Thursday, April 10, 2008

More job hunting advice

But not from me this time. This blog post by Meredith Farkas talks about finding a library job, but has good sensible advice.


Thursday, April 03, 2008

How to get a job in museums. Part 2: Applying and Interviewing

So the last post was more about preparing to be a candidate for a museum job. Let's get down to brass tacks; applying, interviewing, and getting yourself a nice cushy museum job. There may be some redundancy with Part 1, but if there is, then it bears repeating.

1. Apply. Apply early and often. Apply for jobs at the edge of your comfort zone; this is a competitive field and more applications=more possible jobs. I have a good friend who applied for a position that she was at the very edge of her comfort zone, was offered the job, and is now learning a great deal in the position. What I'm trying to tell you is that the risk can be worth it.

2. Customize your cover letters. You should know this by now. Even if you have some template paragraphs, be very careful when you create new letters: please remember to name the correct museum in your letter. If you don't and discover it later, you will be mortified. And, again, get people to look over your letter and help you refine it.

3. Wait patiently and apply for even more positions.


4. If you're interviewing for a job across the country or for a job down the hall, chances are you're going to have a phone interview at one point or another. I believe that I had about 6 phone interviews (I had one literally at the other end of the country, and one from the third floor while I was one the first), so I will relate my technique for feeling confident on the phone.

- Dress nicely. Yes, I know this feels silly, especially if you are interviewing at home, but I felt so much more put together and ready to interview when I was dressed nicely, and especially when I was wearing professional shoes. Your mileage may vary.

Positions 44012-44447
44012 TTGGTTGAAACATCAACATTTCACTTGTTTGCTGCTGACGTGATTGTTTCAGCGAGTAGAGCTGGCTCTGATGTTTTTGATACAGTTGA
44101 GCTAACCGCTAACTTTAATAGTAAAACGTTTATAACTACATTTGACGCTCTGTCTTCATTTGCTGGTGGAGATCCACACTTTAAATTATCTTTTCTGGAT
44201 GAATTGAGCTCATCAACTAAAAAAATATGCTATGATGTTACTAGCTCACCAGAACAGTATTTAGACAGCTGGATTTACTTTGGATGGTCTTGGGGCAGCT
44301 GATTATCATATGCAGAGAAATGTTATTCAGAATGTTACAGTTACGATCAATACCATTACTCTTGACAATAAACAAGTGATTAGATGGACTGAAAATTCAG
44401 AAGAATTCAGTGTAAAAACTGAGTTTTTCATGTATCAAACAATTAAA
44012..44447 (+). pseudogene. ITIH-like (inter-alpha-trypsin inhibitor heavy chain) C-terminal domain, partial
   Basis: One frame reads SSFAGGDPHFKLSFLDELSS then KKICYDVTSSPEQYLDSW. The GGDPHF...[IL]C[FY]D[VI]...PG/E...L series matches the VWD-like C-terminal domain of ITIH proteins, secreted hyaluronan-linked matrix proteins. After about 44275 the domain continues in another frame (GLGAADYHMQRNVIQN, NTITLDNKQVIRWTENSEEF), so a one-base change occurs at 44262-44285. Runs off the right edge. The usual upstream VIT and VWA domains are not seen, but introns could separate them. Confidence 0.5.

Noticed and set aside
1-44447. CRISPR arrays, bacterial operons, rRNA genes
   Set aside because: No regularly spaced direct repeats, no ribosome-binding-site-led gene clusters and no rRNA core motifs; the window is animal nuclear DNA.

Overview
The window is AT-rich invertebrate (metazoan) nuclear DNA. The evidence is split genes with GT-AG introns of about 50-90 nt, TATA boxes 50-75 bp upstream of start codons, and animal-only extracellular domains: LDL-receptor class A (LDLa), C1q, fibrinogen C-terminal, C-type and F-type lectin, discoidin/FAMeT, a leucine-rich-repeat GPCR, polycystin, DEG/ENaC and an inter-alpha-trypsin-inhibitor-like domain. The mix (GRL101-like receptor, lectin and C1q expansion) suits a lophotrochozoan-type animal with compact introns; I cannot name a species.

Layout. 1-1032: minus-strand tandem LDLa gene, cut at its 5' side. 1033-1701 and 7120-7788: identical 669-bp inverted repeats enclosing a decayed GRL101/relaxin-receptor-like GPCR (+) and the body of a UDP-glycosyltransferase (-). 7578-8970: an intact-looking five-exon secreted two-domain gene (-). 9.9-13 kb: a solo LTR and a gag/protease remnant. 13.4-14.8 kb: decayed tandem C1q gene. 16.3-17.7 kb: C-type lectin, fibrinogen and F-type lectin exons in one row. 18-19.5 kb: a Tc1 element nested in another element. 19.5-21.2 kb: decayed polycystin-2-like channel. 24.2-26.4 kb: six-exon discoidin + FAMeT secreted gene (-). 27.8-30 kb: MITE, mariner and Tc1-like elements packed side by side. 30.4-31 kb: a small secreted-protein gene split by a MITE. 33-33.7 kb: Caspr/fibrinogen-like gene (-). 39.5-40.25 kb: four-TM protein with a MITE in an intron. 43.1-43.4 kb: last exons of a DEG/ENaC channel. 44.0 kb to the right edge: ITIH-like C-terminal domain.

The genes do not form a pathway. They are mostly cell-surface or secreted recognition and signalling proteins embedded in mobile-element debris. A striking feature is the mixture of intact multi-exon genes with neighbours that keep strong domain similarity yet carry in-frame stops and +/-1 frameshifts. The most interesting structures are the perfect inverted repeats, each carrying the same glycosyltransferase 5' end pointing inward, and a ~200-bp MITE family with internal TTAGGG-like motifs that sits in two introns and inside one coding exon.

- Have your materials at hand. I had a copy of my resume, a copy of the job listing, a sheet of paper with my notes and questions on it, and a blank sheet of paper to take notes on in front of me when I had phone interviews at home. Also, have a glass of water in front of you, in case you need it.

- Smile. A smile comes through in your voice. Again, it seems hokey, but I think it really makes a difference. Plus, smiling releases endorphins in the brain to make you happy!

- Take your time. I rush like a banshee in interviews and it's a problem of mine which leads to giving less than concrete examples when answering questions. So take your time - if you need a moment to think, tell your interviewer that you need to think for a moment. It's acceptable to take a short moment to formulate a response (although, again, I stress that I am not an HR person nor do I play one on teevee).

- Listen for cues. Good phone interviewers will make little noises to show that they are listening. My worst phone interview was with someone who made no little noises at all, which gave me no cues to play off of. Of course, since you're on the phone, this is can be difficult, therefore, your mileage may vary.

- Thank the interviewer. Follow up with a thank you note or email. I tend toward email, but a paper note probably makes a better impression.

5. Interviewing in person. Same as interviewing on the phone, but without all the paper spread out in front of you. I can speak less to this portion as I only had a couple of in-person interviews, but there's a lot of good information out there.

6. Be prepared. Know about the institution you are applying for. Check out the 990s of the institution on Get nosy. This is a place you may become intimately familiar with.

7. Be prepared. No matter which interview format you have, there are going to be certain questions. What attracted you to this position? What are your strengths? Weaknesses? When responding to the weaknesses question, spin it in a positive light; "I would say my greatest weakness is my confidence when speaking in public, but I've been learning techniques to improve my technique." Or something like that. Show your assets (desire to improve) when discussing your liabilities.